# Relativistic Action: Lorentz Transform to Get Action A

• actionintegral
In summary: No, I am not confusing them. It is just that the proper time is a more fundamental quantity than the coordinate time.Is it possible, that you are confusing the coordinate time t and the proper time \tau, which is by definition Lorentz invariant (as coalquay404 explained) as it is the square root of the spacetime interval?It is possible. I will try to convince myself that this is the case.It is possible. I will try to convince myself that this is the case.
actionintegral
I am at rest. I see an object with action A. Someone moves by with
velocity v. How should I use the Lorentz transform to get the action A' in his frame?

What do you mean by "I see an object with action A"? This doesn't make much sense to me.

Do you mean an "I see an object which follows a path that minimises the action integral A"?

Jheriko said:
Do you mean an "I see an object which follows a path that minimises the action integral A"?

Not really - I am trying to treat action on it's own merit. Let's keep the path (dt) or (dx) infinitesimally small.

I'm still confused. The action is just a number formed from an integral of some quantity:

$$S = \int L(q,\dot{q}).$$

If you're interested in an action which is appropriate for, say, a relativistic point particle of mass $m$, then the obvious candidate is

$$S = -m\int d\tau$$

where $d\tau$ is the infinitesimal proper time along the world-line. The point here is that Lorentz invariance is built in to the action from the start since $d\tau$ is a Lorentz invariant. Because of this you're guaranteed that the equation of motion that you get from varying this action will automatically be Lorentz invariant also.

Apologies if I'm missing something here, but the question seems trivial.

coalquay404 said:
the obvious candidate is
...
the question seems trivial.

What I am missing is the following: I am at rest. I see an object with energy E. I watch it for time dt. I calculate E*T. A moving person will see the same object with energy E' and the time interval in question is dt'. It is not obvious to me that Edt = E'dt' but I will try to convince myself of that.

actionintegral said:
What I am missing is the following: I am at rest. I see an object with energy E. I watch it for time dt. I calculate E*T. A moving person will see the same object with energy E' and the time interval in question is dt'. It is not obvious to me that Edt = E'dt' but I will try to convince myself of that.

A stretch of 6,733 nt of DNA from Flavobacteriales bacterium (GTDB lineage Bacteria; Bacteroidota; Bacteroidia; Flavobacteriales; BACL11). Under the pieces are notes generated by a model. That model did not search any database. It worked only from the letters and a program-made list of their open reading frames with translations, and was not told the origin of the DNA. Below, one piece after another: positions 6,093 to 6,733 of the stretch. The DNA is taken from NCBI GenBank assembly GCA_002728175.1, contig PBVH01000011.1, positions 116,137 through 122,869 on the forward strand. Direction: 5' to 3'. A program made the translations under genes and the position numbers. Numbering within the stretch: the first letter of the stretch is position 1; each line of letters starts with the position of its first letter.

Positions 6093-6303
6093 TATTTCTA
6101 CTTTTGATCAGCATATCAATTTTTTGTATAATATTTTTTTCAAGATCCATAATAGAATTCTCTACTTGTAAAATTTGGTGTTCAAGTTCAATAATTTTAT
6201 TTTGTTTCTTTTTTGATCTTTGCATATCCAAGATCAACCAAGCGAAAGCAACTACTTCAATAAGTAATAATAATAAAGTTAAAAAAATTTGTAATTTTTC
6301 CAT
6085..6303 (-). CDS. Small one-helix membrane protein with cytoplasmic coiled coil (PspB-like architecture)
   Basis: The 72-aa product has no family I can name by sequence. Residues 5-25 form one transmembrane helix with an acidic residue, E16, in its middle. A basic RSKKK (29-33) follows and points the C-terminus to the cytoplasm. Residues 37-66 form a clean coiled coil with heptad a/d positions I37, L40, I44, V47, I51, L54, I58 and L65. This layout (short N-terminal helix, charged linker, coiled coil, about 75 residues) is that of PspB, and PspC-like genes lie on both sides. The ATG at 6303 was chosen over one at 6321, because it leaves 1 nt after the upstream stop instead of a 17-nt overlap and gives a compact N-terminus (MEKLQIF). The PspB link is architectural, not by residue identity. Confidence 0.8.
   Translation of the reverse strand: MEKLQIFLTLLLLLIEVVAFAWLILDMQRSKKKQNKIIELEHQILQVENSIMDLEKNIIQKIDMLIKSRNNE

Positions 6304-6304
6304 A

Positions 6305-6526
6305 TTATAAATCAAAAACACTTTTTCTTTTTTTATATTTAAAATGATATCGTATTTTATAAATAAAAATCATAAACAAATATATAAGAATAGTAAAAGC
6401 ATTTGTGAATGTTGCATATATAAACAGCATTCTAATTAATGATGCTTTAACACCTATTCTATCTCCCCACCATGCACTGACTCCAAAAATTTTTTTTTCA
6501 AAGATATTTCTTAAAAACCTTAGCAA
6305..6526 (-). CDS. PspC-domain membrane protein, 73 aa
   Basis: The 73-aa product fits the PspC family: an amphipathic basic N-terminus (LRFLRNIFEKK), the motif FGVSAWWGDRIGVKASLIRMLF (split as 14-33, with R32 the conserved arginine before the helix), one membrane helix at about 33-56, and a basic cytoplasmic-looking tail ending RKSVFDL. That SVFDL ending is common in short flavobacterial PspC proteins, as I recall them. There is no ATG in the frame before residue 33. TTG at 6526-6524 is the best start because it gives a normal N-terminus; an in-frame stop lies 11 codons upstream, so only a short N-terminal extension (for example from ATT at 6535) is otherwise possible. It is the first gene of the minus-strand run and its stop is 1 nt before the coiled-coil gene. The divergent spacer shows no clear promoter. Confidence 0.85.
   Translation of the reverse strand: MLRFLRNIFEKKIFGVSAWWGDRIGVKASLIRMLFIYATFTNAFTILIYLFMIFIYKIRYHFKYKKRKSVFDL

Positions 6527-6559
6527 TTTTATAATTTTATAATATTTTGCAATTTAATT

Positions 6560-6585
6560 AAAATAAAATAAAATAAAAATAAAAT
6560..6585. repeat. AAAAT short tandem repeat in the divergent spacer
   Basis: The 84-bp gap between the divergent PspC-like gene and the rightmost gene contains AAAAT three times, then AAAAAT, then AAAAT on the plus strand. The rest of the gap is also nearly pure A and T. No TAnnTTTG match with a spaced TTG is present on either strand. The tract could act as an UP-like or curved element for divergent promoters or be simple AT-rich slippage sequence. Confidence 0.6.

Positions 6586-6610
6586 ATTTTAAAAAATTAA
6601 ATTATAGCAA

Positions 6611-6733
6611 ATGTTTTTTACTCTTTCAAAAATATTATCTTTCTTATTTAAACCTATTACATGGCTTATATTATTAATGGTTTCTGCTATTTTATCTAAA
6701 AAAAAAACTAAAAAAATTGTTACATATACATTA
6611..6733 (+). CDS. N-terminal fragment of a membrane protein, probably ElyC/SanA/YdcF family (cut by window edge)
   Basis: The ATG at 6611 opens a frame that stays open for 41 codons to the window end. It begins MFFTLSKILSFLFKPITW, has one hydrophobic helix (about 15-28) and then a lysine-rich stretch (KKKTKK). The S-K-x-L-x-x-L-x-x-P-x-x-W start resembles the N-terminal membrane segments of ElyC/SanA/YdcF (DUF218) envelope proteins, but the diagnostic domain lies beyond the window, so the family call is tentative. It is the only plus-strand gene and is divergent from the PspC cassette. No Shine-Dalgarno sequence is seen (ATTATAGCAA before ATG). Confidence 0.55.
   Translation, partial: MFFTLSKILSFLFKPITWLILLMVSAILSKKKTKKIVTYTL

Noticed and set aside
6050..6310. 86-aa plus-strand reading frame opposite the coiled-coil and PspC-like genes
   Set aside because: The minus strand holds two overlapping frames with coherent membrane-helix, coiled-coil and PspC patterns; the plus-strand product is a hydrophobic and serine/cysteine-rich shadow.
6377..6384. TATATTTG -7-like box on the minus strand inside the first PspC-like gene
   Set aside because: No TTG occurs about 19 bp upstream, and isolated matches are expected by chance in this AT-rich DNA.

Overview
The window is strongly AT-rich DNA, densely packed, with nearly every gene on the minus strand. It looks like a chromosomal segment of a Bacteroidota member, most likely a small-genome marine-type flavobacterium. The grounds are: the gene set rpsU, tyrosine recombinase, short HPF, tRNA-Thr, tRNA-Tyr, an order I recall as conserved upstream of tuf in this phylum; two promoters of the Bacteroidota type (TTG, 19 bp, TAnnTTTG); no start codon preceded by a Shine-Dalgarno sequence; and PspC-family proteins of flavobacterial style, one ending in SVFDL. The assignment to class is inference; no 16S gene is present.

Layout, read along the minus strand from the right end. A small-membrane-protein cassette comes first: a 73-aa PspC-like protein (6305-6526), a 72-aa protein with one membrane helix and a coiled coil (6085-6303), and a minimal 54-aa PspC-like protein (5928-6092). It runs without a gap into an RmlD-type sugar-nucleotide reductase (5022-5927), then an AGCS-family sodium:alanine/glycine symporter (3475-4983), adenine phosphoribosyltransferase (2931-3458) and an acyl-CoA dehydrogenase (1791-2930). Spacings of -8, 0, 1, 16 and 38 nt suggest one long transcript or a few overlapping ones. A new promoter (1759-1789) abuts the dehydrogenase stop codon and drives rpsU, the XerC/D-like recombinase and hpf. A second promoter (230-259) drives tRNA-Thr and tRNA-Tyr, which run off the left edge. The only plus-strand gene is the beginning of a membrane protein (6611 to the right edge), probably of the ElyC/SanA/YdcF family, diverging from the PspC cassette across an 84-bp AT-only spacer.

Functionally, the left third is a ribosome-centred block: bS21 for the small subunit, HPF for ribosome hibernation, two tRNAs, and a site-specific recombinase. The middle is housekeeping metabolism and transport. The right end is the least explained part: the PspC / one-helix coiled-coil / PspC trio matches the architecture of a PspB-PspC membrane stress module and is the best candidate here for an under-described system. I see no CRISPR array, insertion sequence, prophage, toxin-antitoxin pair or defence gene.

Is it possible, that you are confusing the coordinate time t and the proper time $$\tau$$, which is by definition Lorentz invariant (as coalquay404 explained) as it is the square root of the spacetime interval?

## 1. What is relativistic action?

Relativistic action is a concept in physics that describes the motion of a particle or system in terms of its energy and momentum. It takes into account the effects of special relativity, such as time dilation and length contraction, which occur at high velocities.

## 2. What is the Lorentz transform?

The Lorentz transform is a mathematical equation that describes how the measurements of time and space change between two inertial frames of reference that are moving relative to each other at a constant velocity. It is a key component of special relativity theory.

## 3. How is the Lorentz transform used to get action A?

In order to obtain the relativistic action for a particle or system, the Lorentz transform is applied to the classical action, which is a measure of the energy and motion of a system in Newtonian mechanics. This results in a modified action that takes into account the effects of special relativity.

## 4. Why is relativistic action important?

Relativistic action is important because it provides a way to describe the motion of particles and systems at high velocities, where the effects of special relativity become significant. It allows for more accurate predictions and calculations in situations where classical mechanics would not be applicable.

## 5. How is relativistic action related to quantum mechanics?

Relativistic action is a crucial component in the development of quantum field theory, which combines the principles of special relativity and quantum mechanics. The relativistic action for a particle or system is used to derive the corresponding quantum field equations, which describe the behavior of particles at the quantum level.

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